|The Red Shoes|
original movie poster
|Directed by||Raul Jorolan|
|Written by||James Ladioray|
Tirso Cruz III
|Music by||Jessie Lasaten|
|Editing by||Ike Veneracion|
|Distributed by||Unitel Productions|
|Release date(s)||March 10, 2010(Philippines)|
The Red Shoes is a 2010 Filipino film produced by Unitel, known for the box-office and critical hits Santa Santita and Crying Ladies. The movie is unusual in Philippine cinema in the way it uses history to frame a tale of lost love and redemption spanning close to three decades, starting with the tragic accident in the construction of the Manila Film Center in 1981, through the 1986 People Power Revolution and concluding in 2009.
On the last day of the People Power Revolution in the Philippines in February 1986, 10-year-old Lucas Munozca (Marvin Agustin) finds himself swept up with a euphoric crowd that has entered the grounds of the Presidential Palace. Lost in the tumult, Lucas stumbles into a room where the president's wife, Imelda Marcos, kept her infamous 3000 pairs of shoes. He plans to filch two pairs but only manages to steal one pair--for poetic justice and for love.
Lucas gives the pair of red shoes from the country's First Lady to the first ladies of his life. The right shoe he gives to his mother, Chat (Liza Lorena), who ekes out a living giving manicures and pedicures while seemingly unable to recover from the loss of her husband, Domingo (Tirso Cruz III), the father of her only son, who was among the 169 workers said to have been buried alive when the upper levels of the Manila Film Center collapsed under construction in 1981. The left shoe he gifts to the love of his life, Bettina (Nikki Gil), a little girl he gets acquainted with on one of his mother's house visits to their wealthy family compound.
Lucas and Bettina eventually become a couple years later and go steady for 13 years until a betrayal ends the relationship. At this point, the red shoes again become crucial for both mother and son in their attempt to overcome their respective loneliness: Chat, in trying to contact her husband from beyond the grave through a spiritualist, Madame Vange (Tessie Tomas); and Lucas, in trying to redeem himself for having lost his true love in a moment of weakness.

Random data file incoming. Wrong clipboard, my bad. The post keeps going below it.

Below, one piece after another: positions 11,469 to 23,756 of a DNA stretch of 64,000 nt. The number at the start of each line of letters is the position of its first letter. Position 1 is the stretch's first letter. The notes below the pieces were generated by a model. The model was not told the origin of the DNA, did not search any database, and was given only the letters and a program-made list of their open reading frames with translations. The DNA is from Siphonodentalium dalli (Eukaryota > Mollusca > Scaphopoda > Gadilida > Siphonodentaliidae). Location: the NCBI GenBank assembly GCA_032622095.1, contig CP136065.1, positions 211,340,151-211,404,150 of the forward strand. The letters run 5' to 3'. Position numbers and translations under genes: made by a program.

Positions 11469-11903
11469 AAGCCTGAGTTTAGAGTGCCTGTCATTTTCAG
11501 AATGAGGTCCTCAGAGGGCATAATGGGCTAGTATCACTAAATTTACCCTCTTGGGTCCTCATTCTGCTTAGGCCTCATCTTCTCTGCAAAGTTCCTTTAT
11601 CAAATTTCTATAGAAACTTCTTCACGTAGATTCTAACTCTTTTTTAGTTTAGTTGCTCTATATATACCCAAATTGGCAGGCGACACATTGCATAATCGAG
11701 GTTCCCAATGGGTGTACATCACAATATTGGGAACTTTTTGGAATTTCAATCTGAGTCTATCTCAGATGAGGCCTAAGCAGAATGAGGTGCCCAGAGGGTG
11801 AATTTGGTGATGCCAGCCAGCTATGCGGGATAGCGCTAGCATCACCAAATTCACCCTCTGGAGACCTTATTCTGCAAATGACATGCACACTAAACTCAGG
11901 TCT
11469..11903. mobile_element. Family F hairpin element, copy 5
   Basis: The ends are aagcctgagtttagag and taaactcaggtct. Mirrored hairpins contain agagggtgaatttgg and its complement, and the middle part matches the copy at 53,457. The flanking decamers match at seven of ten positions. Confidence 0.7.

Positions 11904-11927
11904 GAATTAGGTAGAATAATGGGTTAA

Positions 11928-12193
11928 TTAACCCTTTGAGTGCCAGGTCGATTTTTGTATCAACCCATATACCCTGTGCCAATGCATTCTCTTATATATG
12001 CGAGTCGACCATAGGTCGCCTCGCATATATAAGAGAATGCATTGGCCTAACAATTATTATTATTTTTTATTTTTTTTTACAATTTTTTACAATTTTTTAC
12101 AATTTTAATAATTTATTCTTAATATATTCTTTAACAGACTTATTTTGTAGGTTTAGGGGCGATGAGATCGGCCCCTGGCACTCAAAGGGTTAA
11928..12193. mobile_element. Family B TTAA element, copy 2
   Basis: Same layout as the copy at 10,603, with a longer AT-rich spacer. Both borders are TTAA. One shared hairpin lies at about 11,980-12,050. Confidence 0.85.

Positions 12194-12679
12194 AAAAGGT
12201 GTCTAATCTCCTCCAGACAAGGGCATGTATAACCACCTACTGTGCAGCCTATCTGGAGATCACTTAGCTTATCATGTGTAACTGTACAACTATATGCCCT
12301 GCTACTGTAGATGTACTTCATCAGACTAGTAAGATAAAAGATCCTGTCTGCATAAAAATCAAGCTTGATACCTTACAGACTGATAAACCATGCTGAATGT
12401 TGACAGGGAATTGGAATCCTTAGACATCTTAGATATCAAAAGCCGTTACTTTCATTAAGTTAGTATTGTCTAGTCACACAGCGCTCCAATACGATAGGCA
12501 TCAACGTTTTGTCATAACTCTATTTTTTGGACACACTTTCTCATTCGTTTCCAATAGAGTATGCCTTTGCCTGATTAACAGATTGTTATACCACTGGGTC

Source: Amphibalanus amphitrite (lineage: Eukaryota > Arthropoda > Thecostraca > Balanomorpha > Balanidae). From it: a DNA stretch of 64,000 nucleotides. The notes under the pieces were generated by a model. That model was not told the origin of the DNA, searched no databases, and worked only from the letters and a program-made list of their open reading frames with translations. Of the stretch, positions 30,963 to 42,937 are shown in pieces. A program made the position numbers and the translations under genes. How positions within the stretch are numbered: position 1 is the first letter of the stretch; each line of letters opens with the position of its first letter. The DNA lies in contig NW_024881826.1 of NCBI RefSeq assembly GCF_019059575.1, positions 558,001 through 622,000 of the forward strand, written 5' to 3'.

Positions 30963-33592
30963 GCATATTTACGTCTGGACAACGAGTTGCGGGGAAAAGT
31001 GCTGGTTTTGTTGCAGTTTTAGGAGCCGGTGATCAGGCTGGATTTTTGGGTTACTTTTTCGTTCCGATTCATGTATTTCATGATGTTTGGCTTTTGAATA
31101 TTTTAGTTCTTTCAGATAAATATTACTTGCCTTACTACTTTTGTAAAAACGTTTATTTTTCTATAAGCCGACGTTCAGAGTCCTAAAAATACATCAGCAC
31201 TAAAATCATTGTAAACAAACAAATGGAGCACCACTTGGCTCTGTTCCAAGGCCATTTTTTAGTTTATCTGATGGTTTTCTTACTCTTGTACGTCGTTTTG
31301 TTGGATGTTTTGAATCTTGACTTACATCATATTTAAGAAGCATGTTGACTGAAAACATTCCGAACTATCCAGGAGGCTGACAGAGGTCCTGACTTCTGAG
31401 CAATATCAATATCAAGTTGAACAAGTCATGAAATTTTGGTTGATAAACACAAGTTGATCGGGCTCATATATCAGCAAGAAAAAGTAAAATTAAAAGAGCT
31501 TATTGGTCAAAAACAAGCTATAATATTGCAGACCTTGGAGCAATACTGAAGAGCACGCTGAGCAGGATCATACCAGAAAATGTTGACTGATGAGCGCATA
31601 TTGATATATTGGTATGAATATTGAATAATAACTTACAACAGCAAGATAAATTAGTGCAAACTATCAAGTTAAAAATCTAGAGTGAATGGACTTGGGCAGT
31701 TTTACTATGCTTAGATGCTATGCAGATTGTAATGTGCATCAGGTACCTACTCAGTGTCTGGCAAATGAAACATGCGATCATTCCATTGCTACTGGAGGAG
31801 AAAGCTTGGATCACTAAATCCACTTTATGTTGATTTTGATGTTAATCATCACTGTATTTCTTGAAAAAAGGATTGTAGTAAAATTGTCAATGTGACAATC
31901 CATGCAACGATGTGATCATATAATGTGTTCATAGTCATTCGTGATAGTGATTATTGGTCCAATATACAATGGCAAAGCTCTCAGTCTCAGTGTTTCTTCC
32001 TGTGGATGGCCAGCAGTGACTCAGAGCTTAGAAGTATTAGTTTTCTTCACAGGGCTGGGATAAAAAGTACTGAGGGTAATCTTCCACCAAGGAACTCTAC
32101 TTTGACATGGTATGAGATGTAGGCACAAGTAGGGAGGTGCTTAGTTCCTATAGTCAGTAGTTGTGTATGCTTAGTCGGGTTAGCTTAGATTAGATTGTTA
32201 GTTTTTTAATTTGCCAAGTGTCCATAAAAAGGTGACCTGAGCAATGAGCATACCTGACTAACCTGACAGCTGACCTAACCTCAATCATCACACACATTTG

In the third edition of Cinemalaya Philippine Independent Film Festival in 2007, a film entitled 2,999, which told the story of a missing pair of shoes from Imelda Marcos's collection, was one of the finalists that year. Unfortunately, the filmmakers were unable to finish the entry on time so they decided to pull out from the third edition of the film festival.
Marvin Agustin liked the story so much that he called writer James Ladioray to present to Unitel President and CEO Tony Gloria, who was instantly drawn to the story and wasted no time in greenlighting the project.
"The story unfolds through three decades as we tell Lucas’ story," Jorolan lets on. "Young, resolute and in love, there is nothing that will stop him from pursuing his goals – not even committing an act amidst the chaos and confusion of the 1986 People Power revolution – all in the name of love."
Jorolan, a TV commercial director, faced other challenages. Lead stars Agustin and Gil, contract actors from rival TV stations GMA Network and ABS-CBN Broadcasting Corporation, had to squeeze in shooting in their competing work schedules, stretching principal photography, which took only 20 days, over 10 months. Jaroland and Ladioray, an advertising creative director, had to shuttle in between their regular work and the movie set to complete the shoot.
Ladioray adds, "I didn't want to make an outrightly political movie. That part in our history was very decisive, I wanted to make a story that can use that turning point as a point of redemption for everyone. The shoes are a metaphor — I wanted to ask the question, would you steal for love?"
Jorolan speaks of another metaphor that was crucial to the story, the bridge. "A bridge connotes relationship, whether it's been cut short, it still holds its purpose, similar to a relationship that's been broken off. (It still holds significance)."